19,588 reputation
3771
bio website mat.univie.ac.at/~neum
location Vienna, Austria
age
visits member for 3 years, 4 months
seen 6 hours ago

I am currently primarily active on Physics Overflow. Here I mainly respond to comments on my old postings, sometimes upon request by email, and sometimes because I happen to see an interesting question for which I know a quick but useful answer. Occasionally I also post purely mathematical questions.

Some physics material I wrote:

  • A theoretical physics FAQ
  • Classical and Quantum Mechanics via Lie algebras
  • Renormalization without infinities - an elementary tutorial
  • Classical and quantum field aspects of light
  • Optical models for quantum mechanics
  • Molecular modeling of proteins and mathematical prediction of protein structure


  • Jun
    28
    comment Choice of framing in Gravitational Chern-Simons
    There is an answer at physicsoverflow.org/32208
    Jun
    20
    comment Anomalous magnetic moment of electron
    @MarkWayne: Of course; g=1 also violates experimental results directly. I was just pointing out that without invoking the Dirac equation one has a 1-parameter family of Hamiltonians parameterized by g, so that choosing one needs experimental input, while the Dirac equation fixes g=2, close to the the experimental value of g.
    Jun
    18
    comment Anomalous magnetic moment of electron
    @MarkWayne: H_0=(p^2+(σ⋅p)(σ⋅p))/(4m) should give g=1.
    Jun
    17
    comment Anomalous magnetic moment of electron
    @MarkWayne: interesting. By writing H_0 in other quadratic patterns before doing the minimal substitution one can probably get an arbitrary value of g.
    Jun
    16
    comment If a symmetry operator S in a QFT annihilates the vacuum, why does S preserve the space of 1-particle states?
    More answers (among them mine) together with an extensive discussion can be found at physicsoverflow.org/30822
    Jun
    11
    awarded  Nice Answer
    Jun
    10
    comment Question regarding moduli space of a Calabi-Yau manifold
    another answer is at physicsoverflow.org/31683
    Jun
    9
    awarded  Enthusiast
    Jun
    7
    comment Symplectic leaves, tori and Poisson manifolds
    Qmechanic's suggestion to remove the nambu part is sensible - you can pose the removed part as a new question. It is never good to ask too much and too disparate things in one question.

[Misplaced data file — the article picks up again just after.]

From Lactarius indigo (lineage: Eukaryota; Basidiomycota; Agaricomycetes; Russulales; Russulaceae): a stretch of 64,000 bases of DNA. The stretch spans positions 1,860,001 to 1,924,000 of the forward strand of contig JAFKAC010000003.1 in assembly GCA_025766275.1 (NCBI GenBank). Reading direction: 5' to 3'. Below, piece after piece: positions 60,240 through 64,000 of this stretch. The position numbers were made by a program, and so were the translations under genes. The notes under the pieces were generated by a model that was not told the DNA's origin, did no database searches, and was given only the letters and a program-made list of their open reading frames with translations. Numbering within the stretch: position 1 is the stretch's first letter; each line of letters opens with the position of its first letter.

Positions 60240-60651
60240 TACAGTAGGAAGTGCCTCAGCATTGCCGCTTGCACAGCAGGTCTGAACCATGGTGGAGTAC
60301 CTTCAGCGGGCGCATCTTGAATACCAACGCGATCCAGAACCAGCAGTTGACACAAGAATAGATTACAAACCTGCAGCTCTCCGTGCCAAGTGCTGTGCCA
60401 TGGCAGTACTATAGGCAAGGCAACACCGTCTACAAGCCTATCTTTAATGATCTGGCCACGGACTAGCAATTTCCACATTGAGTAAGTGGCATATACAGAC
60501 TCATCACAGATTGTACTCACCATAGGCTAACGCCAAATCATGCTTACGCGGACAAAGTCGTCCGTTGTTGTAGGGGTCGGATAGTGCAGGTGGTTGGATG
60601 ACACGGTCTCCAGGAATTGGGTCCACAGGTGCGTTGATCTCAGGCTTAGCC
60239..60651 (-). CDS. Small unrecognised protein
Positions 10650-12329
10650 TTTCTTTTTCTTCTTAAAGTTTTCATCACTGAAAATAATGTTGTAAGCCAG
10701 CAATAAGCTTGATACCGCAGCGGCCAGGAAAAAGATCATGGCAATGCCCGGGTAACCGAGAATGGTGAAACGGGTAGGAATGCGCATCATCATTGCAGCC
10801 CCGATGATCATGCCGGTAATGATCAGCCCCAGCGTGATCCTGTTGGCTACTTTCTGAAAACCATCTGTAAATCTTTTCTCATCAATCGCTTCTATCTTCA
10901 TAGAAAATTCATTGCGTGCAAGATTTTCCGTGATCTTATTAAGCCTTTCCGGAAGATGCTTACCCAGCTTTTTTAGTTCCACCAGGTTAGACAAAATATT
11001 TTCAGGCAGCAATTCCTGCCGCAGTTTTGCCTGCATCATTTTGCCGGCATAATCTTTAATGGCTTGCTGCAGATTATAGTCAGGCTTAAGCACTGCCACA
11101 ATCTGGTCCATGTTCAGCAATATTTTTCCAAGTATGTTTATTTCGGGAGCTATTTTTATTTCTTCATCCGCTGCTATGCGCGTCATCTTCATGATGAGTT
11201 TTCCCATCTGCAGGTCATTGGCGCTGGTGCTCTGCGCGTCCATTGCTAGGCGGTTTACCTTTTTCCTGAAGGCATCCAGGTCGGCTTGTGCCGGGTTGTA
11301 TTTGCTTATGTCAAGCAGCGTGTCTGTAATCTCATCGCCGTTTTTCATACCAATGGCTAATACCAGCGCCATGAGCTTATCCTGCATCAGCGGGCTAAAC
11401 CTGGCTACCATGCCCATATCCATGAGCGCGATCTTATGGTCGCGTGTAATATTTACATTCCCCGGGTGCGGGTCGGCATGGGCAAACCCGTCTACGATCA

Jun
    5
    revised Symplectic leaves, tori and Poisson manifolds
    grammar corrected
    Jun
    5
    comment Symplectic leaves, tori and Poisson manifolds
    @JanetthePhysicist: The relation to the Dirac bracket is complicated - it amounts to giving a more explicit description of the centralizer.
    Jun
    4
    revised Symplectic leaves, tori and Poisson manifolds
    added detail
    Jun
    4
    answered Symplectic leaves, tori and Poisson manifolds
    Jun
    2
    comment What is the physical interpretation of second quantization?
    @DanielSank: To write a general $3$-particle antisymmetric wave function $\psi(x_1,x_2,x_3)$ for the analysis of a 3-atom molecule in terms of creation and annihilation operators is already awkward. People use creation and annihilation operators for fixed particle number, e.g., in coupled cluster quantum chemistry computations, but there the meaning is quite different, describing excitations of a few quasiparticles although the total number of particles is fixed.
    Jun
    1
    comment What is the physical interpretation of second quantization?
    My statement was just that it is necessary when particle number is indefinite. In ordinary QM, the only relevant situation of indefinite particle number that I know of is the multicanonical ensemble, and one relevant case is enough to motivate the concept (which was the question of the OP). But I agree that it may be useful in other circumstances as well, though it is overkill in case $N$ is fixed.
    Jun
    1
    comment What is the physical interpretation of second quantization?
    @yjc: Together with my answer given, your comment explains why one says that in QFT, elementary particles are the elementary excitations of the quantum field. Indeed, this is a much better notion of particles than the semiclassical picture generally considered.
    Jun
    1
    comment Uniqueness of expression of a Lie group element
    But you say in the sentence ending with (1): ''defined by unique $\tau_j\in R$''. It is this statement that is incorrect as stated. The neighborhood is introduced only later in the proof ''Indeed...'', but it should be in the claim!
    Jun
    1
    comment Uniqueness of expression of a Lie group element
    If $X_j$ is a compact generator, the exponent cannot be unique, as the exponential is periodic. Your local uniqueness result only holds if you assume that the coefficients in the exponents are modulo the period, or ar continuous function of the group element.
    Jun
    1
    answered What is the physical interpretation of second quantization?
    May
    31
    answered Uniqueness of expression of a Lie group element